Kingston residents could see a council tax rise again in 2015, despite a welcome freeze this year.
With savings needed of over £10m by 2015/2016, the council will struggle to cover the rising costs of front line public services, even as it merges some services with other authorities under the One Kingston programme.
In 2013 funding from central government was not enough to cover the costs, forcing the council to raise council tax.
Council leader Liz Green said a further potential rise in council tax depends on how much central government gives councils in 2015/2016.
She said: “The government offers us a bribe to freeze council tax, but each year the rules behind it are slightly different. If it works well for us, we will take it to help residents, if it doesn’t, we have to put council tax up.
“We are endeavouring to keep prices down, limit the number of cuts we have to make, but our amount of money is going down.
“We can’t keep making it all add up without making major cuts to services which we don’t want to make.”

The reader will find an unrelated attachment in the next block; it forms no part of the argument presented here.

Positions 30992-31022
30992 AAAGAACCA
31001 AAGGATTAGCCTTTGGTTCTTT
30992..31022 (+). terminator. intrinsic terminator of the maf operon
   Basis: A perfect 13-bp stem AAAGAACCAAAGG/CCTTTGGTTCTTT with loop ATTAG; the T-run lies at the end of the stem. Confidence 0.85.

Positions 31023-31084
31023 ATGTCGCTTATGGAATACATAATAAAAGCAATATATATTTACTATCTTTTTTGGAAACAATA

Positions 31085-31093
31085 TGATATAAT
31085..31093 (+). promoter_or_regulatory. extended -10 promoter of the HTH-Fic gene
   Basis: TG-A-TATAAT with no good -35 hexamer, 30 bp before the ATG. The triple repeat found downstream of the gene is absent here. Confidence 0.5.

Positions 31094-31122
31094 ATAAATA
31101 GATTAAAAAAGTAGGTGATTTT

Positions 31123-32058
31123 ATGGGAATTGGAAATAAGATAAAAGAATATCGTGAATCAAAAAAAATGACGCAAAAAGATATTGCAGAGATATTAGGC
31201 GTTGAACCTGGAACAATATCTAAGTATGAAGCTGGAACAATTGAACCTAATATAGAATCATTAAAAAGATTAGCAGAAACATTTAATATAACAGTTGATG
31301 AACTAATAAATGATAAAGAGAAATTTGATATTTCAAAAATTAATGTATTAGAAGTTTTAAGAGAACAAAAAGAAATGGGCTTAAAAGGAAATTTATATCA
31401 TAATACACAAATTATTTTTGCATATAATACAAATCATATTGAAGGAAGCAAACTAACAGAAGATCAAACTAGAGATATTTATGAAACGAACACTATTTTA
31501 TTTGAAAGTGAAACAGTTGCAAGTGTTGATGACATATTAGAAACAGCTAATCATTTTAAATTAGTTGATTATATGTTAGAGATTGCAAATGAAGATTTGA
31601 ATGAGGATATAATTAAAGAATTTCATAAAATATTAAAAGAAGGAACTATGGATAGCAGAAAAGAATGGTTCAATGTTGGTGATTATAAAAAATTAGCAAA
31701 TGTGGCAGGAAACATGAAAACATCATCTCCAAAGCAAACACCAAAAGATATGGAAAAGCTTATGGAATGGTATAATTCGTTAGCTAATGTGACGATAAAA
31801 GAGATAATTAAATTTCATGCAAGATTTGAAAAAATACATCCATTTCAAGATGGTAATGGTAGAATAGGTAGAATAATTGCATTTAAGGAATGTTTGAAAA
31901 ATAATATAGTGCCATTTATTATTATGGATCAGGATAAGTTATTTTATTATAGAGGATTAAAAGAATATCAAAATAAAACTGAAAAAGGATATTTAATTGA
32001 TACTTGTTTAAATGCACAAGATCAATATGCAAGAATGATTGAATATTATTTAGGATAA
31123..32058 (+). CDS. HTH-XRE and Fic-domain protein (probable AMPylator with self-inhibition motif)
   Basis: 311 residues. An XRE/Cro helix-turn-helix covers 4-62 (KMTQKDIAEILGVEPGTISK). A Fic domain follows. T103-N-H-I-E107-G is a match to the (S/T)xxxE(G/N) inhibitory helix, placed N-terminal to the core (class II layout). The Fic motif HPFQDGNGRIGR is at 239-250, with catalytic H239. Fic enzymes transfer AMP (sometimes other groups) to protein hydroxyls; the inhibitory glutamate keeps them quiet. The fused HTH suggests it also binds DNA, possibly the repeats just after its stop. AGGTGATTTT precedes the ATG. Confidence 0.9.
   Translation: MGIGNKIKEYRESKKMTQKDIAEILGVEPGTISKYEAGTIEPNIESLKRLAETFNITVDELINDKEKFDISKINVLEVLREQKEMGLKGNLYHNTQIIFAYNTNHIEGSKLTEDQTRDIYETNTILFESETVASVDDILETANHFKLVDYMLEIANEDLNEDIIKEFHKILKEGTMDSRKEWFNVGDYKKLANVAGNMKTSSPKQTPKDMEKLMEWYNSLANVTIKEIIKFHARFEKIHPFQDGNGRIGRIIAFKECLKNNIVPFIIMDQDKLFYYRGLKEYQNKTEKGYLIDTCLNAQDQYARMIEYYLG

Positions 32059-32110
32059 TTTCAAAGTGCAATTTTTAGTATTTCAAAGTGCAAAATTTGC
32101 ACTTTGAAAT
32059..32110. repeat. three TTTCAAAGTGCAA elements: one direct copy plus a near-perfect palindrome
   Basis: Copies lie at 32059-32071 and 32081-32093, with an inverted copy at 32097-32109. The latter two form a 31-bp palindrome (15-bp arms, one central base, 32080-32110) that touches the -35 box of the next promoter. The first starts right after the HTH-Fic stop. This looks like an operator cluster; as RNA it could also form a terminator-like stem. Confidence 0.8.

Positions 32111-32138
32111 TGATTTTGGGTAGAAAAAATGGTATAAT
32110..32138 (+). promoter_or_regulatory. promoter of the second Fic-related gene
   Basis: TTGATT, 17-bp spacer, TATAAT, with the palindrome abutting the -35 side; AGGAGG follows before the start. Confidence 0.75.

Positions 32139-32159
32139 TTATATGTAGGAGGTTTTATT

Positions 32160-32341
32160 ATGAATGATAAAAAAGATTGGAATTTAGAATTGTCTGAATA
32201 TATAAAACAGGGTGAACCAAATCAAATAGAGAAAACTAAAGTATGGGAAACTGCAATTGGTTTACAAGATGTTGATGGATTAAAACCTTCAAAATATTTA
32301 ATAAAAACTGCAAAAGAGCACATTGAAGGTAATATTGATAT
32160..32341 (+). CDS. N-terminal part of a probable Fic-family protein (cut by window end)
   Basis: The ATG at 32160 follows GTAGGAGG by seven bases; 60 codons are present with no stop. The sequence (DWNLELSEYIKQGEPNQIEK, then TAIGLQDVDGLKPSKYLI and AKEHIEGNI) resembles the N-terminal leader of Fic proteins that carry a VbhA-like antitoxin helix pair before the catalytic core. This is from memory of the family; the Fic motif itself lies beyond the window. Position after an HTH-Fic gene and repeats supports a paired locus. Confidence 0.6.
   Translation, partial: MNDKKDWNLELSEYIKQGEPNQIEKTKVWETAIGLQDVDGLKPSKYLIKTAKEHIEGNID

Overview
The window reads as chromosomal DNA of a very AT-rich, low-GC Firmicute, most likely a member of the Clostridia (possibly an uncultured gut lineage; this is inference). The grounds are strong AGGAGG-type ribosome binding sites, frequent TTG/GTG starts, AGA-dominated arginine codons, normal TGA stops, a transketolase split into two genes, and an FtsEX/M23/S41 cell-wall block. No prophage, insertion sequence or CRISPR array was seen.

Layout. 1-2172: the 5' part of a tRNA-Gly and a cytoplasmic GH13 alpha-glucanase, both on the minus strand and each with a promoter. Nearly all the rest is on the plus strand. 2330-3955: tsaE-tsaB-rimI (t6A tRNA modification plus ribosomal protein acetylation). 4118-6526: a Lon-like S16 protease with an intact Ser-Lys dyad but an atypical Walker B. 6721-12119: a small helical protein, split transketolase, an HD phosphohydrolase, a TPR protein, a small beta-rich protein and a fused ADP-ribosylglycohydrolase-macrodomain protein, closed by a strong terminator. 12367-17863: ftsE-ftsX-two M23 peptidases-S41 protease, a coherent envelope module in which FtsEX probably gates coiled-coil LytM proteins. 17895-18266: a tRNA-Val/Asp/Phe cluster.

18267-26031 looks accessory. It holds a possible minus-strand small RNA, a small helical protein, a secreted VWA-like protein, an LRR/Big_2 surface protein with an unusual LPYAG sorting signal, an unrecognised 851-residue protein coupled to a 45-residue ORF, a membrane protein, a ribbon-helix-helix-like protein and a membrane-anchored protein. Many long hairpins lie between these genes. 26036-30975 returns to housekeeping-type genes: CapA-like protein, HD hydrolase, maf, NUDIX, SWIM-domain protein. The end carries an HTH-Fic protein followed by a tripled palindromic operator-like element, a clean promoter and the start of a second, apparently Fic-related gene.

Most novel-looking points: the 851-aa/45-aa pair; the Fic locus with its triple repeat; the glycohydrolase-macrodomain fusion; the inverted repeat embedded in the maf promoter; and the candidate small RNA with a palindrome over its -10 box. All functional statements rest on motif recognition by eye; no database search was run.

Kingston council raised council tax by 1.99 per cent in April, just 0.1 per cent below the level that would trigger a local referendum.
Even with the rise of just under two per cent, the council have made savings of around £8m, with a focus on cuts within the council rather than frontline services.
However, central government funding for Kingston has fallen by 24 per cent over the last two years, totalling a reduction from £67m to under £45m since 2010/11.
With a turnover of over £120m for the borough, a cut of £22m is a severe loss, meaning that frontline services could face cuts.
Even with the loss of income, the council hopes to put over a £1m into adult and social care, including £300,000 for child services, £100,000 for social housing and £850,000 to tackle homelessness over the next three years.
Image courtesy of REX/Barry Phillips/Evening Standard